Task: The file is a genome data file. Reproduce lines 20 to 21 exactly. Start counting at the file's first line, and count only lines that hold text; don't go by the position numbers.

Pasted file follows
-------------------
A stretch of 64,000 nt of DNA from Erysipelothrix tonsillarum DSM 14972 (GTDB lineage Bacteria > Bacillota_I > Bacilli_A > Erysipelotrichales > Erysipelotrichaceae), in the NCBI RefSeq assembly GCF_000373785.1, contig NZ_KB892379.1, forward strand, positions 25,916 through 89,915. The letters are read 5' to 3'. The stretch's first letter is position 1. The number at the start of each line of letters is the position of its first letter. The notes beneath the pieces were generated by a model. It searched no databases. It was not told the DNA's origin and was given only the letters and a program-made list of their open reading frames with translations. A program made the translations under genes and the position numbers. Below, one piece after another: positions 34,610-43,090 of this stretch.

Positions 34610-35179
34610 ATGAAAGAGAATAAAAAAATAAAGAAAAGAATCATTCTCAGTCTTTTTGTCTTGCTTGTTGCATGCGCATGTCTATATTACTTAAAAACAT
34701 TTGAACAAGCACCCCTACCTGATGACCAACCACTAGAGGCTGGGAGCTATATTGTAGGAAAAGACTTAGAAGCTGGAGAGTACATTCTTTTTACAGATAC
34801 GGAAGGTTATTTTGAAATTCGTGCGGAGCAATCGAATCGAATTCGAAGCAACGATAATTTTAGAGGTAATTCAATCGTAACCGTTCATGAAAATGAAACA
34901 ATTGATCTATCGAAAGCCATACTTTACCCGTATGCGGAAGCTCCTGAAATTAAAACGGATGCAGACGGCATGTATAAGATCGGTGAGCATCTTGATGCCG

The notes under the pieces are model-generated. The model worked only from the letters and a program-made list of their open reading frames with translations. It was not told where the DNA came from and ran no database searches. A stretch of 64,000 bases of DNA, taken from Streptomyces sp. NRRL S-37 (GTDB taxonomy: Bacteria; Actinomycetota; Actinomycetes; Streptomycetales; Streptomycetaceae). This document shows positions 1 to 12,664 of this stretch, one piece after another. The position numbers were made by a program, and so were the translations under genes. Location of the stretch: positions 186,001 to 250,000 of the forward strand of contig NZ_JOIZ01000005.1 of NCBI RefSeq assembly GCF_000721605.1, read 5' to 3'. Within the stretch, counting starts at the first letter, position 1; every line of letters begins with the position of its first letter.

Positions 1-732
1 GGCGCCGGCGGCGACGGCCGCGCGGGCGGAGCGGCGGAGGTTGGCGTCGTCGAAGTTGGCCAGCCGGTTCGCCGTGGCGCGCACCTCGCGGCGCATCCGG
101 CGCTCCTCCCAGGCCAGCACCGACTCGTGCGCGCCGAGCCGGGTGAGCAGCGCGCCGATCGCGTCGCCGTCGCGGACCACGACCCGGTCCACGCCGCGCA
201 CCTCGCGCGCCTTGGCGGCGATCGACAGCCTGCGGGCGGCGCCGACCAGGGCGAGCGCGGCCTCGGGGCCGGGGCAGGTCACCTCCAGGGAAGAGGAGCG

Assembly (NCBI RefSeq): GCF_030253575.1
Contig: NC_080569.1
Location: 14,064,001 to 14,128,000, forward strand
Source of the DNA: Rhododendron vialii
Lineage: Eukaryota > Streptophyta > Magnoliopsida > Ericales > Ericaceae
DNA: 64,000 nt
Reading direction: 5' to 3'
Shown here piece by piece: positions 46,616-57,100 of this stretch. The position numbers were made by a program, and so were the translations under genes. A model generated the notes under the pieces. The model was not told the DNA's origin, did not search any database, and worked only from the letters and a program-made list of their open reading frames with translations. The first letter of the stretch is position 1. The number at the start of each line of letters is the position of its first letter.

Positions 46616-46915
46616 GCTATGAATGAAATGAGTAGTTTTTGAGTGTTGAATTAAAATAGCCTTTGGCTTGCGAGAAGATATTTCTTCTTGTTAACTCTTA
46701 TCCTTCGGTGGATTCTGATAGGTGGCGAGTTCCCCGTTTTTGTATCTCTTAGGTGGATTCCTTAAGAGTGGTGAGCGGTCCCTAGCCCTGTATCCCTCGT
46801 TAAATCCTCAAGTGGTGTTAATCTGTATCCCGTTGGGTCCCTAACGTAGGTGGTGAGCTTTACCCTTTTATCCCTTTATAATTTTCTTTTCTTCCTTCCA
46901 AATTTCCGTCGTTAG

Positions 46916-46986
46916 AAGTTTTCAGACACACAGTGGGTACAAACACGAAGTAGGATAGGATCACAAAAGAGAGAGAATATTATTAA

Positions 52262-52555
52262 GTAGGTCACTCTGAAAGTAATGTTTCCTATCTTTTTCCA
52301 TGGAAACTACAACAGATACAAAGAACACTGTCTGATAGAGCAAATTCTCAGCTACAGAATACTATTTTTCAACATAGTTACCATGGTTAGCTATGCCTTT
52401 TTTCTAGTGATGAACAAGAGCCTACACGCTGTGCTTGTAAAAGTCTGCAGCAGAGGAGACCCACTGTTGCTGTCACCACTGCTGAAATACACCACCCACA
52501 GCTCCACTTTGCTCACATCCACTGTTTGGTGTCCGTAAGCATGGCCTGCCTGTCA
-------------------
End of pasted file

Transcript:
Positions 46616-46915
46616 GCTATGAATGAAATGAGTAGTTTTTGAGTGTTGAATTAAAATAGCCTTTGGCTTGCGAGAAGATATTTCTTCTTGTTAACTCTTA